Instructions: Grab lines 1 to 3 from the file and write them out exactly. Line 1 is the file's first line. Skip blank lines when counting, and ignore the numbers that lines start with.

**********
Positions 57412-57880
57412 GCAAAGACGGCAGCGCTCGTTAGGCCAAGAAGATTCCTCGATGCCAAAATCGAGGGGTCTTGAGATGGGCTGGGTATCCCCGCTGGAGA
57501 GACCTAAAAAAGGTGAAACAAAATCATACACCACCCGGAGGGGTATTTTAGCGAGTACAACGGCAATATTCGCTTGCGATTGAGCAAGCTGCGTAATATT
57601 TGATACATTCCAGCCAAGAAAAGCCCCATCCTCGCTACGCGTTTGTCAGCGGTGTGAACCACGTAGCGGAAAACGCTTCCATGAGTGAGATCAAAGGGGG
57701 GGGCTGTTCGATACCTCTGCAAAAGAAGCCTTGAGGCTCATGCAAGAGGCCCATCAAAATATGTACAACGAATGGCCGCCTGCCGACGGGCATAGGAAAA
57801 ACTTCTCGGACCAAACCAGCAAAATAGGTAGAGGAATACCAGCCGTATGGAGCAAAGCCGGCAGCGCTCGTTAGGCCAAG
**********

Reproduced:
Positions 57412-57880
57412 GCAAAGACGGCAGCGCTCGTTAGGCCAAGAAGATTCCTCGATGCCAAAATCGAGGGGTCTTGAGATGGGCTGGGTATCCCCGCTGGAGA
57501 GACCTAAAAAAGGTGAAACAAAATCATACACCACCCGGAGGGGTATTTTAGCGAGTACAACGGCAATATTCGCTTGCGATTGAGCAAGCTGCGTAATATT